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Clarendon Hills Hickinbotham Grenache 2005

Grenache from McLaren Vale, Australia
  • RP93
  • WS92
14.5% ABV
  • RP93
  • JH93
  • RP94
  • WS92
  • RP93
  • WS92
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14.5% ABV

Winemaker Notes

Great integration of flavor within the seamless tannin makes for a rounded, forward drinking and weighty style. Freshness and clarity.

Critical Acclaim

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RP 93
Robert Parker's Wine Advocate
The 2005 Grenache Hickinbotham Vineyard adds a mineral note along with wood smoke, black raspberry and licorice flavors, as well as additional structure. Smooth-textured and sleek, it will evolve for 5-7 years and provide pleasure through 2025.
WS 92
Wine Spectator
Lithe and supple, this is a soft-textured wine that lets its ripe cherry, wet earth and plum flavors peek out at first, then emerge strongly as the finish persists. Balanced for cellaring. Best after 2008. 500 cases imported.
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Clarendon Hills

Clarendon Hills

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Clarendon Hills, , Australia
Clarendon Hills
Clarendon Hills is a small family-run winery based in Clarendon, South Australia. The company was founded by biochemist, Roman Bratasiuk, in 1990. The story of Clarendon Hills is one of passion, dedication and commitment to exception wine. It all began when this biochemist and wine lover decided to produce his own wine. Though he'd never trained as a winemaker, Roman let himself be guided by his refined palate and scientific knowledge. Following his favorite producers and preferred styles, Roman sought to make a version of the wines he loved.

Champagne

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Associated with luxury, celebration, and romance, Champagne is home to the world’s most prized sparkling wine. In order to be labeled ‘Champagne’ within the EU and many New World countries, a wine must originate in this northeastern region of France and adhere to strict quality standards. Made up of the three towns Reims, Épernay, and Aÿ, it was here that the traditional method of sparkling wine production was both invented and perfected, birthing a winemaking technique as well as a flavor profile that is now emulated worldwide. Well-drained limestone chalk soil defines much of the region, lending a mineral component to the wines. The climate here is marginal—ample acidity is a requirement for sparkling wine, so overripe grapes are to be avoided. Weather differences from year to year create significant variation between vintages, and in order to maintain a consistent house style, non-vintage cuvées are produced annually from a blend of several years.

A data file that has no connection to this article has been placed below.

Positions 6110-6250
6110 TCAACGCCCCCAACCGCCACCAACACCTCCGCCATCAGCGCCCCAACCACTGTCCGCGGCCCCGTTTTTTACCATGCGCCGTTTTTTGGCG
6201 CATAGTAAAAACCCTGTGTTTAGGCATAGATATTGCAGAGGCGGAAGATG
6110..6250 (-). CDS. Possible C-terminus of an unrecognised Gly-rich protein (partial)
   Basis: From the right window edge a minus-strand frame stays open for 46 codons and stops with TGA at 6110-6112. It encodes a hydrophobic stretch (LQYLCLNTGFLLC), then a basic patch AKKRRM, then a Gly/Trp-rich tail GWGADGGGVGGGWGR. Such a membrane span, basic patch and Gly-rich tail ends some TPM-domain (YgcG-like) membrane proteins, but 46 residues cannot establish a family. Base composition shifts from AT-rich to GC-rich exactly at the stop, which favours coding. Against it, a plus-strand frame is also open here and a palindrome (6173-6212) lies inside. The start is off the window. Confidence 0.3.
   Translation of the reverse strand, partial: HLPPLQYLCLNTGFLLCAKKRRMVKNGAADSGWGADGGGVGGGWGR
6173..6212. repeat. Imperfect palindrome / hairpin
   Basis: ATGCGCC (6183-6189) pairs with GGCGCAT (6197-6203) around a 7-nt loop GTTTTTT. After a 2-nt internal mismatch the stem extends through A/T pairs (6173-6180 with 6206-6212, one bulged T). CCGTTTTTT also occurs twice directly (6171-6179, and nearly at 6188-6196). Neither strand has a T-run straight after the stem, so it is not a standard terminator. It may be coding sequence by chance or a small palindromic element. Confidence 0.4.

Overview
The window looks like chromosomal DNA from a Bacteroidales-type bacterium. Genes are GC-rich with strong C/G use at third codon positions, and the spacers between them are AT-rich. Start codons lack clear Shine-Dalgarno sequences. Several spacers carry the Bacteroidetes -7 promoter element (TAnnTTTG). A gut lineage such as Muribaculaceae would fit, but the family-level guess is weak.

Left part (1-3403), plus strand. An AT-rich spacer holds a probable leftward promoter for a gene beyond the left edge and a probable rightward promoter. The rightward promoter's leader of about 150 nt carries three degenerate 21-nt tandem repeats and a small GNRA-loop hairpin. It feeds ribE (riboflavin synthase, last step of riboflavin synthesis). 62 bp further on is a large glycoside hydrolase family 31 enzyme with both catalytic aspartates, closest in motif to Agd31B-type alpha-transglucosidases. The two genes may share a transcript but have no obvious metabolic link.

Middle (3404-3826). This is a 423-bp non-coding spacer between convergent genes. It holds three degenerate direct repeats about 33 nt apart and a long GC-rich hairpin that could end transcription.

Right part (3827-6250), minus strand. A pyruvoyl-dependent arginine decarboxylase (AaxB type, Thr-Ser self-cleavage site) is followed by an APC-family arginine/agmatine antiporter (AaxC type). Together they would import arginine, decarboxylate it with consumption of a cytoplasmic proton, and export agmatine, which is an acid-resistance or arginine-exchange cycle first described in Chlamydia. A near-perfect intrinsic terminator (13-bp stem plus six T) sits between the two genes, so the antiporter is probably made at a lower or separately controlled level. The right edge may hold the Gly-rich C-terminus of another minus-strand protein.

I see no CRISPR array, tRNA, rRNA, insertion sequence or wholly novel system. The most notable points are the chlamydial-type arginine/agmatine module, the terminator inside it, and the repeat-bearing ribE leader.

With nearly negligible exceptions, three varieties are permitted for use in Champagne: Chardonnay, Pinot Noir, and Pinot Meunier. These can be blended together or bottled varietally, depending on the final style of wine desired. Chardonnay, the only white variety, contributes freshness, delicacy, and elegance, as well as bright and lively acidity and notes of citrus, orchard fruit, and white flowers. Pinot Noir and its relative Pinot Meunier provide the backbone to many blends, adding structure, body, and supple red fruit flavors. Wines with a large proportion of Pinot Meunier will be ready to drink earlier, while Pinot Noir contributes to longevity. Whether it is white or rosé, most Champagne is made from a blend of red and white grapes—and uniquely, rosé is often produce by blending together red and white wine. A Champagne made exclusively from Chardonnay will be labeled as ‘blanc de blancs,’ while one comprised of only red grapes are called ‘blanc de noirs.’

WWH114390_2005 Item# 103371

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